Book Excerpt for "A Magical Tour of the Night Sky"

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A Magical Tour of the Night Sky
By Renna Shesso

Book Excerpt

Chapter 4: The Moon—Queen of the Night

She with her winding and turning in many and sundry shapes, hath troubled much the wits of the beholders...

—Pliny, Natural History, speaking of the moon

In ancient Egypt, a battle raged between the gods. In the twenty-eighth year of Osiris' reign, His jealous brother Set attacked Osiris, sealed Him in a coffin, and tossed it into the Nile, which carried it away. Isis—Orisis' wife and a sister to both brothers—found the coffin, and released and revived Osiris.

But Set wasn't finished. Again He attacked. This time, He dismembered Osiris, scattering the fourteen pieces throughout Egypt. Again, Isis set out to rescue Her husband. She found the lost pieces—everything but Osiris' phallus. Never fear: with Her magic, She crafted Him a new one. Then She reassembled Osiris and again recalled Him to life.

Then Isis took a portion of Osiris' renewed life-essence into Herself: She coupled with Osiris and became pregnant with His child.

Thus Horus, the divine child of Isis and Osiris, was born. He was as wide-seeing as the high-soaring falcon that is His symbol. The Sun is His right eye and the Moon His left. But all too soon, Horus was locked in battle with His uncle, Set. In their struggle, Set tore out Horus' left eye, ripped it apart, and scattered the small pieces far and wide.

Now Thoth came to Horus' aid. A god of writing and mathematics, a counselor both clever and wise, and a magician in His own right, Thoth found the pieces of Horus' Moon eye and reassembled them. Then, since Thoth also understood the healing arts, He healed—made whole—the left Eye of Horus. That eye became known as the oudjat, a sign of wholeness and healing, and of the Moon itself (see figure 76).

Sunshine is wonderful in its light and warmth, and the beauties of sunrise and sunset can be breathtaking. But moonlight—ah, moonlight is where magic happens.

Humans have special connections with the Sun and the Moon, far beyond any familiarity we may come to have with the other planets. We see the Sun and Moon daily, or nearly so. Both are huge and obvious in the sky. Even the smallest children relate to the Moon, its changing shape—round like a ball, curved like a smile—and the softness of its light. The words we have to name the Moon tend to be sweet in the mouth and soft on the ear: luna, månen, lua, ooljee, mesíc.

Moonlight reflecting on water is a mystic pathway, beckoning and mysterious. Sunlight reflecting off water just makes us squint.

Thanks to their perceived parity in size, the Sun and the Moon are often cast as sister and brother, siblings, spouses, or lovers who constantly meet and depart from each other. Like the flip sides of a coin, we see the Sun by day and the Moon by night. At least that's what we think we see. A surprising number of adults have told me: "The Moon's not up in the daytime." But half of the time, it is.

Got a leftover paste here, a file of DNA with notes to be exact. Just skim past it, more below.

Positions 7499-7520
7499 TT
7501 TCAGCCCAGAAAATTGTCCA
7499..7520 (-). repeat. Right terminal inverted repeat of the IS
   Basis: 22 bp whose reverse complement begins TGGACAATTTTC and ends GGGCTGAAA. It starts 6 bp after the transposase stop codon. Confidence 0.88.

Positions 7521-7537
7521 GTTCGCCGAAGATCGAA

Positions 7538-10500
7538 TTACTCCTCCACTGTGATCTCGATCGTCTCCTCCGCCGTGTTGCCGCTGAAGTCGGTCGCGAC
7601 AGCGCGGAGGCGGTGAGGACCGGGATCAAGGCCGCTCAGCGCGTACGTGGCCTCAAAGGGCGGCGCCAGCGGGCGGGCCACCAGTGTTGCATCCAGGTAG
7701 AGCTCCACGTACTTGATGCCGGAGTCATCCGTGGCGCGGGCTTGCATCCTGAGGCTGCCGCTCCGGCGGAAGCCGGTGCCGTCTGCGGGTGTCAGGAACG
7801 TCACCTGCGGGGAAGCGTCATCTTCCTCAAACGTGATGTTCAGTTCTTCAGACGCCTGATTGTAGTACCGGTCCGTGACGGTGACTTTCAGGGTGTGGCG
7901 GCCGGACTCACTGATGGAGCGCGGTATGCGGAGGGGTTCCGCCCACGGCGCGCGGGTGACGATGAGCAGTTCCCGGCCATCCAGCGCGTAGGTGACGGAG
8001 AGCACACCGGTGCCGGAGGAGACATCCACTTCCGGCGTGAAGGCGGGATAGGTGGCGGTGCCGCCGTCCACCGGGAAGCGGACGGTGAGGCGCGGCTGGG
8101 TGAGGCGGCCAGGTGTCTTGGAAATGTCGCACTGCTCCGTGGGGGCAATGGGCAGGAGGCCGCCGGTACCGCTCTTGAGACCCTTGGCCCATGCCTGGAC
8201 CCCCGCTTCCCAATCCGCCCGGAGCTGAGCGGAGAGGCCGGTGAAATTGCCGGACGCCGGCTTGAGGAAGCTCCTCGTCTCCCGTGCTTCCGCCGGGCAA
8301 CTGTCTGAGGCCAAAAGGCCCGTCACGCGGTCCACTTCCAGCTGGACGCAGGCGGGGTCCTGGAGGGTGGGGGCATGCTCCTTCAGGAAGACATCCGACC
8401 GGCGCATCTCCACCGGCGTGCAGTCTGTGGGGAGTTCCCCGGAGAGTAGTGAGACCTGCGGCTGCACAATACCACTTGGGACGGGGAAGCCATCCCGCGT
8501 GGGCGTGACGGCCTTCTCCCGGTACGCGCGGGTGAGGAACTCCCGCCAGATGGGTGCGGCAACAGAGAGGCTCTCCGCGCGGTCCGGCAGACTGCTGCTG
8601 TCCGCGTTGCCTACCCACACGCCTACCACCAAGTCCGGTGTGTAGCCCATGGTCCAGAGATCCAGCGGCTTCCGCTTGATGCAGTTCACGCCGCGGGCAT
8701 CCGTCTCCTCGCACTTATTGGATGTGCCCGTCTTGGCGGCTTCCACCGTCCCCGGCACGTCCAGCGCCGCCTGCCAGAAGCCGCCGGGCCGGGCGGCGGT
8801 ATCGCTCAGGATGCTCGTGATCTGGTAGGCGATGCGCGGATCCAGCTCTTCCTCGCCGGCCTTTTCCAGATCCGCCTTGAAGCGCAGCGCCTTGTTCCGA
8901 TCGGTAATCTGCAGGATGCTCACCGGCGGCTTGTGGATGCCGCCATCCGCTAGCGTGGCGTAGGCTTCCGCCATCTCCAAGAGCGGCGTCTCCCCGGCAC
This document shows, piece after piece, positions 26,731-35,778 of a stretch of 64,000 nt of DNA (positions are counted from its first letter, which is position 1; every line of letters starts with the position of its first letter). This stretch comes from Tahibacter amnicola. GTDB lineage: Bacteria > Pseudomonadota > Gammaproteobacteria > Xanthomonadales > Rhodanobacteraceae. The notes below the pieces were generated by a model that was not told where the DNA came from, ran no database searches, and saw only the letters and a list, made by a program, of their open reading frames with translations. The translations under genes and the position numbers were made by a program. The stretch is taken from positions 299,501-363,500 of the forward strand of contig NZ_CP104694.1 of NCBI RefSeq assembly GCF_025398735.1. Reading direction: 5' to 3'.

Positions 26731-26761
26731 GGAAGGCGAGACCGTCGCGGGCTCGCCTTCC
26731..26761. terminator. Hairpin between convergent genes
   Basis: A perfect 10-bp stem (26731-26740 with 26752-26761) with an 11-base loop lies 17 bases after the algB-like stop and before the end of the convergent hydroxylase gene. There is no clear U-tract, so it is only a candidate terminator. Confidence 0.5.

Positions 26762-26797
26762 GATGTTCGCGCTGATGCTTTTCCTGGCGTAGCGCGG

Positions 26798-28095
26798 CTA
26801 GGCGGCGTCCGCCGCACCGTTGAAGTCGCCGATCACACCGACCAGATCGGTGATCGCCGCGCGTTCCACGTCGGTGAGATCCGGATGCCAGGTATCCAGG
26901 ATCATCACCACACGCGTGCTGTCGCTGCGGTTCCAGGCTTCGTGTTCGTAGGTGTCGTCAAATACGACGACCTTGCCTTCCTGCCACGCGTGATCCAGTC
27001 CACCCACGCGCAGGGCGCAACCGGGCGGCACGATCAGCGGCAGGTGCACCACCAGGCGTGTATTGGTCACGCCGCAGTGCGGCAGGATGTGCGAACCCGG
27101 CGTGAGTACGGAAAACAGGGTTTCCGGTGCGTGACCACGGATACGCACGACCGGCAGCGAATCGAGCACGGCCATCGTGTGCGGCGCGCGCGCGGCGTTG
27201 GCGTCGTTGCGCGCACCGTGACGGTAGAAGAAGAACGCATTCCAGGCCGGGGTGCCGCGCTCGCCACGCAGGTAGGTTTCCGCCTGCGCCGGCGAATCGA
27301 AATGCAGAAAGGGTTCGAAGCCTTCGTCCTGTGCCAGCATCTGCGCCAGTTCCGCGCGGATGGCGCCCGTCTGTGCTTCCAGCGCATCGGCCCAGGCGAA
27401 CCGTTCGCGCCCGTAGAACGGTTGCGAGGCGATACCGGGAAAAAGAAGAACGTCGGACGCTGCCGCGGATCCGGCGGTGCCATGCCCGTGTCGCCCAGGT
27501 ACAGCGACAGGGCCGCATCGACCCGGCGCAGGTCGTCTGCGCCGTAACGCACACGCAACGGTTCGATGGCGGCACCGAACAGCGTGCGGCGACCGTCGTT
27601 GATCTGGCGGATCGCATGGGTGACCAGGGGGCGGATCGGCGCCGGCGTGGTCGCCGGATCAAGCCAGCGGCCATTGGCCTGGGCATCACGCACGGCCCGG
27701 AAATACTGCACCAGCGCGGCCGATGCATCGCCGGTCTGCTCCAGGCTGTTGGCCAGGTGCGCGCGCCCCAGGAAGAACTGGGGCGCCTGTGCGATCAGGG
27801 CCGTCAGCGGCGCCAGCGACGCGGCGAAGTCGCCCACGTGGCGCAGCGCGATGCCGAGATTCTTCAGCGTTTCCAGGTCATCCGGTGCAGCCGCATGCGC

The relationship between women and the Moon is ancient. The menstrual cycle is one obvious bond, often moving with the Moon in its rhythm. In folk and metaphysical terminology, the menstrual cycle is referred to as a woman's "Moon-time." The ocean tides respond to the gravitational pull of the Moon, and the female body's inner ocean responds to the Moon as well. Early in human history—before all the artificial lights that keep our nights from being truly dark—women may have ovulated near the Full Moon and bled near the New Moon. Many women find their cycles return to this rhythm if they begin sleeping in total darkness, broken only by the Moon's own Full Moon brightness.

In pregnancy, too, we find strong Moon associations. A woman's womb fills with a growing infant just as the Moon waxes into fullness, then "empties out"—of light, of birthed child. There's timing, too. More births are said to take place on and near Full Moons, with New Moons being the next most common time.

The "ages" of the Moon are also significant—Maiden, Mother, Crone. In lunar terms, a woman's life is echoed by the lunar phases of Waxing Crescent, Full Moon, and Waning Crescent. While this life-journey metaphor can be applied to men as well, it doesn't resonate emotionally as such an intuitive fit.

For all humans, the Dark Moon—when the Moon is unseen, conjunct the Sun—is metaphorically tied to both death and rebirth. A few days after vanishing in the east at sunrise, the slimmest New Crescent reappears in the western sky at sunset. Conjunction with the Sun makes every planet invisible when its turn comes, but the Moon becomes invisible far more often than any of the other planets because it's closest to the Earth and orbits us so rapidly. Seeing the Moon vanish and then reappear each month made it a metaphor for ideas about reincarnation and resurrection.

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